Stretch for PCs and Macs, and a Raspbian update

Today, we are launching the first Debian Stretch release of the Raspberry Pi Desktop for PCs and Macs, and we’re also releasing the latest version of Raspbian Stretch for your Pi.

Raspberry Pi Desktop Stretch splash screen

For PCs and Macs

When we released our custom desktop environment on Debian for PCs and Macs last year, we were slightly taken aback by how popular it turned out to be. We really only created it as a result of one of those “Wouldn’t it be cool if…” conversations we sometimes have in the office, so we were delighted by the Pi community’s reaction.

Seeing how keen people were on the x86 version, we decided that we were going to try to keep releasing it alongside Raspbian, with the ultimate aim being to make simultaneous releases of both. This proved to be tricky, particularly with the move from the Jessie version of Debian to the Stretch version this year. However, we have now finished the job of porting all the custom code in Raspbian Stretch to Debian, and so the first Debian Stretch release of the Raspberry Pi Desktop for your PC or Mac is available from today.

The new Stretch releases

As with the Jessie release, you can either run this as a live image from a DVD, USB stick, or SD card or install it as the native operating system on the hard drive of an old laptop or desktop computer. Please note that installing this software will erase anything else on the hard drive — do not install this over a machine running Windows or macOS that you still need to use for its original purpose! It is, however, safe to boot a live image on such a machine, since your hard drive will not be touched by this.

We’re also pleased to announce that we are releasing the latest version of Raspbian Stretch for your Pi today. The Pi and PC versions are largely identical: as before, there are a few applications (such as Mathematica) which are exclusive to the Pi, but the user interface, desktop, and most applications will be exactly the same.

For Raspbian, this new release is mostly bug fixes and tweaks over the previous Stretch release, but there are one or two changes you might notice.

File manager

The file manager included as part of the LXDE desktop (on which our desktop is based) is a program called PCManFM, and it’s very feature-rich; there’s not much you can’t do in it. However, having used it for a few years, we felt that it was perhaps more complex than it needed to be — the sheer number of menu options and choices made some common operations more awkward than they needed to be. So to try to make file management easier, we have implemented a cut-down mode for the file manager.

Raspberry Pi Desktop Stretch - file manager

Most of the changes are to do with the menus. We’ve removed a lot of options that most people are unlikely to change, and moved some other options into the Preferences screen rather than the menus. The two most common settings people tend to change — how icons are displayed and sorted — are now options on the toolbar and in a top-level menu rather than hidden away in submenus.

The sidebar now only shows a single hierarchical view of the file system, and we’ve tidied the toolbar and updated the icons to make them match our house style. We’ve removed the option for a tabbed interface, and we’ve stomped a few bugs as well.

One final change was to make it possible to rename a file just by clicking on its icon to highlight it, and then clicking on its name. This is the way renaming works on both Windows and macOS, and it’s always seemed slightly awkward that Unix desktop environments tend not to support it.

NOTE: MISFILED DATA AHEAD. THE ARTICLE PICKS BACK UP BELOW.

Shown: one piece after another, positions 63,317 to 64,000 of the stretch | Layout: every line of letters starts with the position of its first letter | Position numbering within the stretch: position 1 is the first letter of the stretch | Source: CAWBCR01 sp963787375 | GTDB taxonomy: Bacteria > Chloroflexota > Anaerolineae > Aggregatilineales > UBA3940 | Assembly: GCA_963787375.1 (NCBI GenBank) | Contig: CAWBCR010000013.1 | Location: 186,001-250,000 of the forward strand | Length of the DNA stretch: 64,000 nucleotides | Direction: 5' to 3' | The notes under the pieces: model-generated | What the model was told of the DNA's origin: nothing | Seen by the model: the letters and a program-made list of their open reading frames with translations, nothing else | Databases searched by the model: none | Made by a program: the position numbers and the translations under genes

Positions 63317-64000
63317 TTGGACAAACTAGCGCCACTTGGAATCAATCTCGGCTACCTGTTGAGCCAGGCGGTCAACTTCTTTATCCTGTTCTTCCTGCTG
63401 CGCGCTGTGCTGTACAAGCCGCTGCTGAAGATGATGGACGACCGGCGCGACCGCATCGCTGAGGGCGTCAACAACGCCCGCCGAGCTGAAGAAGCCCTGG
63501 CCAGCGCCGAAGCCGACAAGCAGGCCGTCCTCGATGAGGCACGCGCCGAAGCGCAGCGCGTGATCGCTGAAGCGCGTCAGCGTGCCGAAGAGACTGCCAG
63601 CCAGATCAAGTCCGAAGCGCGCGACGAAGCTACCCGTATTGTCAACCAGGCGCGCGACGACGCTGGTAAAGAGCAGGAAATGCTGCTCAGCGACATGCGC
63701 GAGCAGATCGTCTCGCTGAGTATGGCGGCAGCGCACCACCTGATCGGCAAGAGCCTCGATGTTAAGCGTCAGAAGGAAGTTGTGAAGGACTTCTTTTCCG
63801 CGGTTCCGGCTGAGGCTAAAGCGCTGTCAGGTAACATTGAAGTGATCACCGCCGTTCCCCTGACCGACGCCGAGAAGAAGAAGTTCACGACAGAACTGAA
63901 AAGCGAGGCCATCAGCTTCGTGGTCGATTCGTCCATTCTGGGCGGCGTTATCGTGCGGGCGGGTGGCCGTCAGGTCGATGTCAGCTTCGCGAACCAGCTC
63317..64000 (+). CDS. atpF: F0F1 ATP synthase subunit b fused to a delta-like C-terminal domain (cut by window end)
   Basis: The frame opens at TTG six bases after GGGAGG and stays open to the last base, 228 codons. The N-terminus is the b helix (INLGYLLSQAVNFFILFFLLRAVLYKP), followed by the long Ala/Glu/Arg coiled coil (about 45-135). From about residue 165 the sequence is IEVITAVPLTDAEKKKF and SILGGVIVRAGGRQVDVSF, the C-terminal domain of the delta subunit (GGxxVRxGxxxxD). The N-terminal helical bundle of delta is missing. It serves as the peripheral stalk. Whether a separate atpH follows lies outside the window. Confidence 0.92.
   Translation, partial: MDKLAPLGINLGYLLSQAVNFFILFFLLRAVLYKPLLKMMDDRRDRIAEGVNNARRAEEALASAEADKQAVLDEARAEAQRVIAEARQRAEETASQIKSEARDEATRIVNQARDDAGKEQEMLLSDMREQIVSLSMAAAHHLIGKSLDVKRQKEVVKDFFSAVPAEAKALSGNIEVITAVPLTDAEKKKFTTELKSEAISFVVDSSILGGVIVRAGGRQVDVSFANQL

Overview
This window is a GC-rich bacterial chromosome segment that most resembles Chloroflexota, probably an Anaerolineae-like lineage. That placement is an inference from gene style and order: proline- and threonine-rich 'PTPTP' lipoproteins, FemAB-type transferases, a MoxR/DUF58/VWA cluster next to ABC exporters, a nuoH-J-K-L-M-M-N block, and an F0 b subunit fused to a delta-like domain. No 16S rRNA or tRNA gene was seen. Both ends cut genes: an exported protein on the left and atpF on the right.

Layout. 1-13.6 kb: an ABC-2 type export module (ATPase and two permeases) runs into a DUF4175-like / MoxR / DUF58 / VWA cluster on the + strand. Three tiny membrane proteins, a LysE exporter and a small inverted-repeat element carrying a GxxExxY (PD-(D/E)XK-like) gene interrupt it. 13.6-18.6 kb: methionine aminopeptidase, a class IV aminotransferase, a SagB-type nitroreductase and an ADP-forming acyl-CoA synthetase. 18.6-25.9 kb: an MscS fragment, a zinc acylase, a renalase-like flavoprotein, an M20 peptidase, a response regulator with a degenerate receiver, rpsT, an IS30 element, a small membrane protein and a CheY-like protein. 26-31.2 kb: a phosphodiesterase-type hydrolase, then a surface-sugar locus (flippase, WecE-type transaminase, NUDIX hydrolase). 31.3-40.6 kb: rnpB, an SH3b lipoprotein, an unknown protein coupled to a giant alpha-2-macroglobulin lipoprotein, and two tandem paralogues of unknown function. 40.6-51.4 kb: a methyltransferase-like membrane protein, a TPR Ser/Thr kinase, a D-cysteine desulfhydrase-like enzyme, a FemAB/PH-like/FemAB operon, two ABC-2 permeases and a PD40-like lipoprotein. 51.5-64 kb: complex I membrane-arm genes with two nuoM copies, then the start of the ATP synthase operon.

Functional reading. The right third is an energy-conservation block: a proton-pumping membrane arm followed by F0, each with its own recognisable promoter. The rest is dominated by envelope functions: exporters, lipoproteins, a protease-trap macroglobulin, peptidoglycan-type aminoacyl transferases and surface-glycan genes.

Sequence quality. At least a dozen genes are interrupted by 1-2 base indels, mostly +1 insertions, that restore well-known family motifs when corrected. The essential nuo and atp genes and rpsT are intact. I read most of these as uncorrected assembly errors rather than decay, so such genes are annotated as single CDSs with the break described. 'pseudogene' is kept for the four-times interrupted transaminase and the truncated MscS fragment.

As with most of the other changes we’ve made to the desktop over the last few years, the intention is to make it simpler to use, and to ease the transition from non-Unix environments. But if you really don’t like what we’ve done and long for the old file manager, just untick the box for Display simplified user interface and menus in the Layout page of Preferences, and everything will be back the way it was!

Raspberry Pi Desktop Stretch - preferences GUI

Battery indicator for laptops

One important feature missing from the previous release was an indication of the amount of battery life. Eben runs our desktop on his Mac, and he was becoming slightly irritated by having to keep rebooting into macOS just to check whether his battery was about to die — so fixing this was a priority!

We’ve added a battery status icon to the taskbar; this shows current percentage charge, along with whether the battery is charging, discharging, or connected to the mains. When you hover over the icon with the mouse pointer, a tooltip with more details appears, including the time remaining if the battery can provide this information.

Raspberry Pi Desktop Stretch - battery indicator

While this battery monitor is mainly intended for the PC version, it also supports the first-generation pi-top — to see it, you’ll only need to make sure that I2C is enabled in Configuration. A future release will support the new second-generation pi-top.

New PC applications

We have included a couple of new applications in the PC version. One is called PiServer — this allows you to set up an operating system, such as Raspbian, on the PC which can then be shared by a number of Pi clients networked to it. It is intended to make it easy for classrooms to have multiple Pis all running exactly the same software, and for the teacher to have control over how the software is installed and used. PiServer is quite a clever piece of software, and it’ll be covered in more detail in another blog post in December.

We’ve also added an application which allows you to easily use the GPIO pins of a Pi Zero connected via USB to a PC in applications using Scratch or Python. This makes it possible to run the same physical computing projects on the PC as you do on a Pi! Again, we’ll tell you more in a separate blog post this month.